The group’s expedition commemorated the 100th anniversary of the First International Polar Year and also honored Marvin, who perished in support of Peary’s 1908 trek to the Pole. The goal of the trip was to locate Greely’s “death” camp (only six of 25 men survived), but the Mercersburg group was unsuccessful given the hard winter and heavy snowfields. The group still held a memorial service for Marvin and flew the flag for the United States of America, the Mercersburg flag, and the National Geographic flag.
“My parents paved a very wide road when it came to travel,” Hardy said. “They had been all over the world, visiting the Soviet Union, Brazil, and Costa Rica while working for Mercersburg.”
Her love of travel continued into her adult life too. She and her husband have been married 30 years and have traveled extensively in the United States and abroad.
“The international bug really bit after we each independently participated in Rotary International exchange programs,” Hardy said. “We have always enjoyed seeing and experiencing new things.”
The door to international travel opened in 2000 when Jim was selected to go to Kazakhstan through a Rotary International exchange trip. John Rodgers, former Rotary Club district governor for parts of Pennsylvania, Maryland, and West Virginia, and the father of three Academy alumni (John Rodgers Jr. '79, Joy Rodgers-Mernin '78, and Jimmy Rodgers '81), who had an interest in agriculture and the Farmer to Farmer exchange program, selected Kazakhstan as the destination. Through those travels, Jim met Daulet, whose son (Kalmas Dauletov) was living in the United States as an exchange student. Kalmas ended up coming to stay with the Hardys for several months in 2001, and they consider him their Kazakh son. The families continue to keep in touch and travel to see one another.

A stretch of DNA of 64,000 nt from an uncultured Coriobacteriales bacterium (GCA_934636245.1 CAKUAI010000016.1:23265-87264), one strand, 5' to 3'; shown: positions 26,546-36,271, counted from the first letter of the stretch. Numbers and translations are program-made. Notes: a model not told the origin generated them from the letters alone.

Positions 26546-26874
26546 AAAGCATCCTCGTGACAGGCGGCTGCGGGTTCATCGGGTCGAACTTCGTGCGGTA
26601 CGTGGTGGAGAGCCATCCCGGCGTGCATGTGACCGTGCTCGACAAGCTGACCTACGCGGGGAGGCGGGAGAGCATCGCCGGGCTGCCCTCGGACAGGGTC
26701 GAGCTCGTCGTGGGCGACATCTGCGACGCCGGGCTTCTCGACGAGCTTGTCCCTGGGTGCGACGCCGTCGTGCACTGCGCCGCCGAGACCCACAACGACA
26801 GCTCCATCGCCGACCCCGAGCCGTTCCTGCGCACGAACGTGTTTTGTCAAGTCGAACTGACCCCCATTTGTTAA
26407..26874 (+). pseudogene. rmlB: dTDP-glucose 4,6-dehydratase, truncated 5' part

The following year, Hardy went to Argentina in 2002 for a month long Rotary trip.
Other trips have included Italy, South and Central America, the Baltics, the Galápagos Islands, and a photo safari in South Africa. Most recently, Hardy and her husband met Kalmas and his family in Dubai for vacation.
Even though language can be a barrier, it hasn’t stopped Hardy from connecting with people and making connections along the way,